Do you think chickens have personalities? I bet if you ever owned chickens, you think so. Humans are so obsessed with the idea of personality that they project personalities onto animals, pets, and even household objects.

People have been coming up with theories about why people are the way they are since the first humans. Modern personality theories include dispositional (trait) perspective, psychodynamic, humanistic, biological, behaviorist, evolutionary, and social-learning perspective.

But I have my own theory: personality is a heuristic we use to understand other people’s behavior and our own. The brain wants to be energy efficient, so it creates shortcuts. We don’t want to have to consider and analyze every time someone does something, so we decide on a theory about what their personality is like, and then we interpret everything through that lens. We decide other people are nice or mean, supportive or critical, or giving or selfish, and then we filter whatever they say or do accordingly.

If a friend you think is supportive says “I have some ideas for your new business,” you feel warmth because you’re thinking they care about you. But if a relative you think doesn’t believe in you said it, you’d feel angry, because you think they think you’re incompetent. Same person and action, but you filter it through your idea of what their personality is, and you react differently.

You do the same thing with your own personality. Most of us have a litany of things that are wrong with us, and we think they are personality characteristics. We think we’re selfish, lazy, loud, sensitive, critical, too emotional, or unlovable, and somehow we think these are actual aspects of our personalities.

Once we have those beliefs, we comb through our behavior to find evidence of those beliefs. We also scan our past for more evidence of these personality traits, and then, when we find a match, we tell ourselves it’s proof we just are that way. Then we heap guilt, shame, and judgment on ourselves to try to make ourselves act differently, which never works, because those things cause humans to hide, avoid, distract, or lash-out—none of which improve our feelings or actions.

Here’s the mind-blowing concept I want you to consider today: What if you don’t have a personality at all?

Everything you do is just an action that results from a feeling that results from a thought. You have a thought. A thought is a sentence in your mind. You think the thought, then you have a feeling. A feeling is a sensation in your body. So the sentence in your mind creates a physical sensation in your body, and then that feeling drives the action. When you feel angry, you snap. When you feel guilty, you mope. Your actions flow naturally from the feelings you have.

Most humans react to feelings in the same way. When we feel anxious, we avoid or numb-out. When we feel angry, we lash-out. When we feel love, we express warmth. What if your actions are simply driven by your feelings, which are driven by your thoughts? What if anyone in the world who had the thought you had would feel and act the same way when they had it?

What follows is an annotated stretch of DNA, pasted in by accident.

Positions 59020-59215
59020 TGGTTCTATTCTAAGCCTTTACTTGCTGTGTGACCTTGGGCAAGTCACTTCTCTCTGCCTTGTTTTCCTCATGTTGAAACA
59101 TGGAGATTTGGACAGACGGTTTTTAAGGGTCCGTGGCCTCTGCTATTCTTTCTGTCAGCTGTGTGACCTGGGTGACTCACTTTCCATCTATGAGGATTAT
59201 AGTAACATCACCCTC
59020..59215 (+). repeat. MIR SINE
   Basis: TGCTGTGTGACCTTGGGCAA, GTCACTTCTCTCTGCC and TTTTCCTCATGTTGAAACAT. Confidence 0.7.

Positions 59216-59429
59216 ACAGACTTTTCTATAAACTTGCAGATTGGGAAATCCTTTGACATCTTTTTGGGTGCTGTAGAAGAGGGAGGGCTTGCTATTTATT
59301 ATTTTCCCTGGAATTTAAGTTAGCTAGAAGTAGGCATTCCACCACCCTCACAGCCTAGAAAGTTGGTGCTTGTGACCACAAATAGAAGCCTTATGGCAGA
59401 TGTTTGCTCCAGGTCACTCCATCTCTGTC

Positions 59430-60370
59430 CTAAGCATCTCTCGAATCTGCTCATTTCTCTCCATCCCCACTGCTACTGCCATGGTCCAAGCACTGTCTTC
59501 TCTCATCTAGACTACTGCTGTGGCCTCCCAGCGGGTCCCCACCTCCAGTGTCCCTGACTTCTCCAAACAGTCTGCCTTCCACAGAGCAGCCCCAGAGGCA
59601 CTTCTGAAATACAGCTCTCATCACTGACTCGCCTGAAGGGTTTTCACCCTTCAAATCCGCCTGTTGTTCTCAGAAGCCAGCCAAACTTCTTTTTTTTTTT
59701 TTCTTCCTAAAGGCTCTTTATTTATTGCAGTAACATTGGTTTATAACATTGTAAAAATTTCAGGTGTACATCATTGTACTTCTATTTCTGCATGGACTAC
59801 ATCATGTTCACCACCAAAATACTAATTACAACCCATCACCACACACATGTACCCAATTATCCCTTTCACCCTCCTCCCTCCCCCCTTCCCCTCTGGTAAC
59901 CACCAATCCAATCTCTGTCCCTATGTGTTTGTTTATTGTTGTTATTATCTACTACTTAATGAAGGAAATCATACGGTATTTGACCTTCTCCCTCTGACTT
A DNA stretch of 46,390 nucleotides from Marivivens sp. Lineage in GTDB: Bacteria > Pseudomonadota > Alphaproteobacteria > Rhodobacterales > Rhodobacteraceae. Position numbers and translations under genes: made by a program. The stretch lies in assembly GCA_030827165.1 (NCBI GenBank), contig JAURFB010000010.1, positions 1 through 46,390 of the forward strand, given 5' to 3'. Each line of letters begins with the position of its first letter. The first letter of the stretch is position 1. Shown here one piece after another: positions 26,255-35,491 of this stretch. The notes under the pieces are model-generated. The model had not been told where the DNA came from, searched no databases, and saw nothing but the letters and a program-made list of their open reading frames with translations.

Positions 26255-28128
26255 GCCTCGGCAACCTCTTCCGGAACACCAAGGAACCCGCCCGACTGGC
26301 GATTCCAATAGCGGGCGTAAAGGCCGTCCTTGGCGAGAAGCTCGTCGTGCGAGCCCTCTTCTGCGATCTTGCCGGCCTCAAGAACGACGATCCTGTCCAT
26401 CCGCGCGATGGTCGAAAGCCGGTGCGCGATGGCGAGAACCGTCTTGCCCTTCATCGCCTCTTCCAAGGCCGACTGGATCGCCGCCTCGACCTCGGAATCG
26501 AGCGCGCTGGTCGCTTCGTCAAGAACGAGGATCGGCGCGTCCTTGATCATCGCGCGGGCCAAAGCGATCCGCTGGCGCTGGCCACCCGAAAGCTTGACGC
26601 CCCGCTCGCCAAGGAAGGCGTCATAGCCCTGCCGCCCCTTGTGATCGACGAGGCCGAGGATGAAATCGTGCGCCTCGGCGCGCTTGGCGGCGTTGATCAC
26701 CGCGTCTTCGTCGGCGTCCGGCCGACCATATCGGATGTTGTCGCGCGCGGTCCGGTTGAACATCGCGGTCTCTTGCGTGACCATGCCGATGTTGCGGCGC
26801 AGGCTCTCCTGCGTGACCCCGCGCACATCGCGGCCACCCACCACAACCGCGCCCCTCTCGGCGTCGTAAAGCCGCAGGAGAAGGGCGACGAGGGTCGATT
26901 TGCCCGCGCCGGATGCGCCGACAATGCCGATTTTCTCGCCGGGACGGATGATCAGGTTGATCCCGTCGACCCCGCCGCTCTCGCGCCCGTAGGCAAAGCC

Do you see what that would mean? It means you aren’t any particular kind of person. You’re not a selfish, mean, or lazy person. You’re just a person who has certain thoughts, that lead to certain feelings, that lead to certain actions.

Your thoughts come from a million sources—your parents, friends, society, your education, your work, what you read, the random synaptic firings of your brain. Your thoughts are not moral. They are just sentences in your brain. If your thoughts aren’t moral, and they cause your feelings and actions, then you don’t have a personality. You’re just a collection of past thoughts, feelings, and actions. How freeing is that?

It means if you want to act differently, you don’t have to change any deep personality traits, and you don’t have to cure some fundamental flaw or defect. You simply learn how to think differently on purpose. That’s it.

Do you feel how that might take a weight off you?

You can be whatever kind of person you want to be. You can create whatever kind of feelings and actions you want, because your personality is not fixed in stone. It’s just a collection of thoughts, feelings, and actions. No one taught you how to manage them before, so you haven’t, but once you learn how to manage your mind, you can change those whenever you want.

The next time you find yourself thinking you or someone else just has a certain kind of personality, I want you to pause and ask yourself how you feel when you think that. Does it feel empowering? I bet it doesn’t.

How would your approach to the situation change if you believed that all you were experiencing were thoughts, feelings, and actions that you could change whenever you wanted to? It’s a beautiful thought experiment. Give it a try.